The post and post_comment database tables

You could map the post and post_comment tables as JPA entities in the following way:

@Entity(name = "Post")
@Table(name = "post")
public class Post {

    @Id
    private Long id;

    private String title;

    public Long getId() {
        return id;
    }

    public Post setId(Long id) {
        this.id = id;
        return this;
    }

    public String getTitle() {
        return title;
    }

    public Post setTitle(String title) {
        this.title = title;
        return this;
    }
}

@Entity(name = "PostComment")
@Table(name = "post_comment")
public class PostComment {

    @Id
    private Long id;

    @ManyToOne
    private Post post;

    private String review;

    public PostComment setId(Long id) {
        this.id = id;
        return this;
    }

    public Post getPost() {
        return post;
    }

    public PostComment setPost(Post post) {
        this.post = post;
        return this;
    }

    public String getReview() {
        return review;
    }

    public PostComment setReview(String review) {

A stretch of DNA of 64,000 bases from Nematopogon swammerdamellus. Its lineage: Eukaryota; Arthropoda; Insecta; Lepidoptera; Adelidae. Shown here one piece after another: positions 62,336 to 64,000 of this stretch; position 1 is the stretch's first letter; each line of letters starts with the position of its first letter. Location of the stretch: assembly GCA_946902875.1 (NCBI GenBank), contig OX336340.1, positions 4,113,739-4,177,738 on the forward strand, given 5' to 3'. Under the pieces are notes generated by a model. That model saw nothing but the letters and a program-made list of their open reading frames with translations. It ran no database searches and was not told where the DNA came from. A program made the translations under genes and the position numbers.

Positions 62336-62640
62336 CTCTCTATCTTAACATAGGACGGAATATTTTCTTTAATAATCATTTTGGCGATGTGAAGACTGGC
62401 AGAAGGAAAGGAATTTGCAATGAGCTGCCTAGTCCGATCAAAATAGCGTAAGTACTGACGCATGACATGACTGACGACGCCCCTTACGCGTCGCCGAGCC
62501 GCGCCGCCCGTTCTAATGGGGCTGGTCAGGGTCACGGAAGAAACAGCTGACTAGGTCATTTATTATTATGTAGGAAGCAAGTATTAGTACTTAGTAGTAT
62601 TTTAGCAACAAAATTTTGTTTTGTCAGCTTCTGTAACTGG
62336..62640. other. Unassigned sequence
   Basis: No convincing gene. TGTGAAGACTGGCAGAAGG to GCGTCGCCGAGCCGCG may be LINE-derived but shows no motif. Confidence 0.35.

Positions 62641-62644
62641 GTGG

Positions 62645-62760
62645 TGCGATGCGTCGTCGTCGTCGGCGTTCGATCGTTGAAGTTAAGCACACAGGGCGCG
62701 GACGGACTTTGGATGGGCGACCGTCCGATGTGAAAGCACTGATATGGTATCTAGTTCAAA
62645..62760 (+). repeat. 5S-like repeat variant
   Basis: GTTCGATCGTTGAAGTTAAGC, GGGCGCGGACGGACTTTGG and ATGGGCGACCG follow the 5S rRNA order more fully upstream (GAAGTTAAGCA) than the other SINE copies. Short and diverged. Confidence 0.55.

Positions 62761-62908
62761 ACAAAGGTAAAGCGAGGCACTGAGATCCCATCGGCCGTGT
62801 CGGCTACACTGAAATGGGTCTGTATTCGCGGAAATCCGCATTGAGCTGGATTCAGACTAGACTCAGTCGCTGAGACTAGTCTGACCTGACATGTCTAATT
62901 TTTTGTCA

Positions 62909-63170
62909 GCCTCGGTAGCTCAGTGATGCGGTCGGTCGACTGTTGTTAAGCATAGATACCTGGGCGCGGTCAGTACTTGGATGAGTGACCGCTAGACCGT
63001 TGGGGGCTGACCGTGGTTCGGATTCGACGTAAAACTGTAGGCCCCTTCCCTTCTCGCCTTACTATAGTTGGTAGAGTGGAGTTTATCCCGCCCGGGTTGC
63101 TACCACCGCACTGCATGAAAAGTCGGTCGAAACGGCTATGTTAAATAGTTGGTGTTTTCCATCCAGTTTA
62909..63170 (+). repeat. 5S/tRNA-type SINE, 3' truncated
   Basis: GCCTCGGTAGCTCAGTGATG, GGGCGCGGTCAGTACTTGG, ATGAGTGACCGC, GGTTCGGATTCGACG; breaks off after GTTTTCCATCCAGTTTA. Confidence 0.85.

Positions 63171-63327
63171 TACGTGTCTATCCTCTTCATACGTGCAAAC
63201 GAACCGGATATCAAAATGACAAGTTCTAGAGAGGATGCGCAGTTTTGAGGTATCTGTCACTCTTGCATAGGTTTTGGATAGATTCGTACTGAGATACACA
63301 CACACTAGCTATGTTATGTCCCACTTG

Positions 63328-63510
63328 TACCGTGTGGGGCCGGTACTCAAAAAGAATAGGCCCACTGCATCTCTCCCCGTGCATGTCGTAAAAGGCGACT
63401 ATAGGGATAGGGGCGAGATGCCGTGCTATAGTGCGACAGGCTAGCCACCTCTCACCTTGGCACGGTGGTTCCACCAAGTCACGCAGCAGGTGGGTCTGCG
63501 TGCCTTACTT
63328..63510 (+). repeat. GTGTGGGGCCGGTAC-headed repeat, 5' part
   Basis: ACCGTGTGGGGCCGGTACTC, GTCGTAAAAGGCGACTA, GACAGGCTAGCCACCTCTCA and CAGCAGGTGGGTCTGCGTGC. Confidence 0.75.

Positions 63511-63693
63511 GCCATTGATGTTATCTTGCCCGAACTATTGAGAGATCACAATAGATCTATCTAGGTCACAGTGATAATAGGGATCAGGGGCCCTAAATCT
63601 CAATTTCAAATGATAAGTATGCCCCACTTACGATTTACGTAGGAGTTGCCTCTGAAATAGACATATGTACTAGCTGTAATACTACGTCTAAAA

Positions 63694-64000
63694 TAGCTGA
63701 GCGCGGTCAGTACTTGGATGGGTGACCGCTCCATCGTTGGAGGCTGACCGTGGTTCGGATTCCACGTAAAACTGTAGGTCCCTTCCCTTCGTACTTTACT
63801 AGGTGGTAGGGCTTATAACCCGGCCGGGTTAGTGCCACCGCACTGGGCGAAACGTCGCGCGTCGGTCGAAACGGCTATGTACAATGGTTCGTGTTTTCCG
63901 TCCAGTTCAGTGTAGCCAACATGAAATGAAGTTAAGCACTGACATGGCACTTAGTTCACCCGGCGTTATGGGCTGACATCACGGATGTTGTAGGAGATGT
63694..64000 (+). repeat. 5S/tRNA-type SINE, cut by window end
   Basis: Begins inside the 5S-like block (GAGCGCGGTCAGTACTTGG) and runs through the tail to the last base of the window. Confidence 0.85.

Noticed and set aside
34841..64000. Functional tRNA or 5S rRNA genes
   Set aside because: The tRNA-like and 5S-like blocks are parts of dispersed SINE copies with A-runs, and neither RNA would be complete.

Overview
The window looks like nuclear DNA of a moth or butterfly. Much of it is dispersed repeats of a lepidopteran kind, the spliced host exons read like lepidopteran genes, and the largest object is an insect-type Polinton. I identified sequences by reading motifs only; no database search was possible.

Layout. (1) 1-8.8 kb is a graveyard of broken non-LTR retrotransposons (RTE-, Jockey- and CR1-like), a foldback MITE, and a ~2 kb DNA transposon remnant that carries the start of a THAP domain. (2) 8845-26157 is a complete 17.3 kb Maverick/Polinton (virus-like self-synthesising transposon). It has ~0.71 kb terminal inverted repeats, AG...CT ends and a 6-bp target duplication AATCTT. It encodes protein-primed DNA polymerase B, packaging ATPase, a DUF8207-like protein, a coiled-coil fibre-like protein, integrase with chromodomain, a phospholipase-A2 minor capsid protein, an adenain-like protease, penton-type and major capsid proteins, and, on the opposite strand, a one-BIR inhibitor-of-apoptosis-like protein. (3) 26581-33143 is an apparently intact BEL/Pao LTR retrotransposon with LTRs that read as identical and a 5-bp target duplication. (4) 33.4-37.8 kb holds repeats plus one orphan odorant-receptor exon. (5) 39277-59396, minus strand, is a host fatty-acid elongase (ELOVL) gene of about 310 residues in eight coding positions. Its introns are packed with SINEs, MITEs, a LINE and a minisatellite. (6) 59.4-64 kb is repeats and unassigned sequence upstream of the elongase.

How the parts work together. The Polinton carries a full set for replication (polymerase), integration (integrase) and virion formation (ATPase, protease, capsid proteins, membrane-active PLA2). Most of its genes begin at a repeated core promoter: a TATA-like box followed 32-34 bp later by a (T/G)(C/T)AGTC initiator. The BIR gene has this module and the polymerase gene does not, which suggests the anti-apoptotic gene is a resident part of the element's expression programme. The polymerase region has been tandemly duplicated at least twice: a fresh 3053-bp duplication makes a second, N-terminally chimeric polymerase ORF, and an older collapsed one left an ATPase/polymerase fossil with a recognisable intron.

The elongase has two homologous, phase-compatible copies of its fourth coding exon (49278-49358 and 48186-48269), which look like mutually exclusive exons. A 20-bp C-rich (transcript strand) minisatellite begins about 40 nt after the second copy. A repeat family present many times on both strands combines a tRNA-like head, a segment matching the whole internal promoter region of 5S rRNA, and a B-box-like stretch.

this.review = review;
        return this;
    }
}

Notice that the Post and PostComment use a fluent-style API. For more details about the advantages of using this strategy, check out this article.

Now, let’s assume we are adding three Post entities into our database, each Post containing three PostComment child entities:

doInJPA(entityManager -> {
    long pastId = 1;
    long commentId = 1;

    for (long i = 1; i <= 3; i++) {
        Post post = new Post()
        .setId(pastId++)
        .setTitle(
            String.format(
                "High-Performance Java Persistence, part %d", 
                i
            )
        );
            
        entityManager.persist(post);

        for (int j = 0; j < 3; j++) {
            entityManager.persist(
                new PostComment()
                .setId(commentId++)
                .setPost(post)
                .setReview(
                    String.format(
                        "The part %d was %s", 
                        i, 
                        reviews[j]
                    )
                )
            );
        }
    }

});

Fetching data

Let’s assume you want to load a PostComment from the database. For that, you can call the find JPA method as follows:

PostComment comment = entityManager.find(
    PostComment.class, 
    1L
);

When executing the find method, Hibernate generates the following SQL query:

SELECT 
    pc.id AS id1_1_0_,